Eco-Challenge: Wrap responsibly

This article is republished with permission and is part of the Sisters of St. Joseph of Carondelet’s monthly Eco-Challenge series, which can be found at

Gift green this holiday season

It’s a familiar scene around the holidays or after birthday celebrations. After all the presents have been opened, someone comes around with a trash bag to pick up all the gift-wrapping paper, which, sadly, is not recyclable. All that paper ends up in the landfill after its all too brief life. The U.S. Environmental Protection Agency tells us that some 4 million tons of trash from gift wrap and shopping bags get thrown away each year. And not just wrapping paper, but ribbons, bows and even cards with glitter are all non-recyclable.

As eco-conscious earth citizens, we can do better in so many creative ways when it comes to gift wrapping. Consider these sustainable alternatives that can make gifts just as beautiful.

furoshiki wraps
Image via Flickr by weekend knitter

Wrapping paper alternatives

  • Save and reuse paper that has come on gifts you’ve been given. Unwrap the gift carefully, remove any tape and save the paper for future use.
  • Skip the wrapping paper and use a plain or decorative gift box.
  • Do you have a collection of paper gift bags that have come your way? They can be reused multiple times.
  • Newspaper can do double duty as gift wrap, especially the colorful comics sections.
  • Got an old road atlas on that closet shelf? The pages make intriguing gift wrap, especially for friends or family members who still love reading traditional maps.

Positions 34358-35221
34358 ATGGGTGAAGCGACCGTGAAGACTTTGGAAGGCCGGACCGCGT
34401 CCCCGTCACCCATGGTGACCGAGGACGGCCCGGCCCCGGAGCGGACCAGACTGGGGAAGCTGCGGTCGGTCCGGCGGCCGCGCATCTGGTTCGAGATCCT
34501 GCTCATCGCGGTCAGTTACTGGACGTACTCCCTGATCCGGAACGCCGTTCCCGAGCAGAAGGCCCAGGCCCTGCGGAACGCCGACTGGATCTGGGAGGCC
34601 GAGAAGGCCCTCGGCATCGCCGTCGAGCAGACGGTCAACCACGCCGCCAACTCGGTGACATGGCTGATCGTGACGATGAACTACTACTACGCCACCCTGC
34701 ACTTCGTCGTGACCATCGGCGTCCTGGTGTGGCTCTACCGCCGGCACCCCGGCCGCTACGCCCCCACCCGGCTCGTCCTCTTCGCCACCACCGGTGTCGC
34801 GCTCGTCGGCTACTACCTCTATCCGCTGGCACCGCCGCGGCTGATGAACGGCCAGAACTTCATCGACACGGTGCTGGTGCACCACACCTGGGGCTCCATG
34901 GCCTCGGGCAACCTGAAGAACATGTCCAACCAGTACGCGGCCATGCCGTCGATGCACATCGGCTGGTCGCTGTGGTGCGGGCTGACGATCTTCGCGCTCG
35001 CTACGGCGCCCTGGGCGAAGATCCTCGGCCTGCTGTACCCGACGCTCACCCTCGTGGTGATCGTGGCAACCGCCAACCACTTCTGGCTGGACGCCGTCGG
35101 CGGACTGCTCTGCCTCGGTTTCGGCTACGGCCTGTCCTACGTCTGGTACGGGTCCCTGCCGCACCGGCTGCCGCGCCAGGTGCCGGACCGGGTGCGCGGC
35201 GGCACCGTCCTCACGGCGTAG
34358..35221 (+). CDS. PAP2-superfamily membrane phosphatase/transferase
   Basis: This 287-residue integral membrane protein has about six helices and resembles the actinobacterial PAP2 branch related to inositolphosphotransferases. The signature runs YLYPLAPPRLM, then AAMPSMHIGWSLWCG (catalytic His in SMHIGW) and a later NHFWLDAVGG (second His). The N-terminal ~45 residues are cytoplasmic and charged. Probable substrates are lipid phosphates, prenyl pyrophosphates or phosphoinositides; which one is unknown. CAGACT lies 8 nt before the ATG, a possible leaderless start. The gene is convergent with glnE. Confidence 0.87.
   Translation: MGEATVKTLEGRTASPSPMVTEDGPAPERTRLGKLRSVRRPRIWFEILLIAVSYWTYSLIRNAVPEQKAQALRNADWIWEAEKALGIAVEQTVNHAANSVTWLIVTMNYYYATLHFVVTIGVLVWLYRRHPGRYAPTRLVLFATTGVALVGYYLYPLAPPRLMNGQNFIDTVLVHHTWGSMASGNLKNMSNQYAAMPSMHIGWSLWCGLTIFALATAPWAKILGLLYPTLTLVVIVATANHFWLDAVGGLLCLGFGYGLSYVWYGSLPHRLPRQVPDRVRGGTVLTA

• Old sheet music makes great gift wrap for your musical friends.


A beautiful and endlessly reusable method of wrapping is the Japanese art of furoshiki—wrapping gifts in fabric and tying the fabric into its own bow. The fabric itself becomes part of the gift, ready for reuse. Watch this wonderful demonstration of furoshiki.

Ribbons and other decor

  • Decorate gift boxes with items from nature, like pinecones, snips of greenery, berries or seed pods.
  • Tie on a small bell or ornament, or even a candy cane, using colorful string, twine, cloth ribbon or raffia.
  • Check out the eco-friendly natural fiber ribbons and twines at
  • Decorate with paper-based washi tape.

Greeting cards and gift tags

  • Look for cards and companies that use recycled paper or bamboo.
  • Some companies offer cards with seeds implanted in them—a bonus for the garden!
  • Avoid cards with glitter, which is not recyclable.

Take the Eco-Challenge

How many of these actions will you take this month?

  • Commit to using reusable or recyclable materials for all your gift wrapping—fabric, reusable paper, reusable gift bags, or boxes.
  • Use cloth or natural fiber ribbon, colorful string, washi tape, or raffia to tie up your gifts.
  • Share your creative wrapping ideas and projects with friends and family to encourage them to avoid non-recyclable wrapping materials.

Spread the word

  • Leave a comment about how you’re taking the challenge below.
  • Invite others to take the November Eco-Challenge by sharing our post on Facebook or Instagram.

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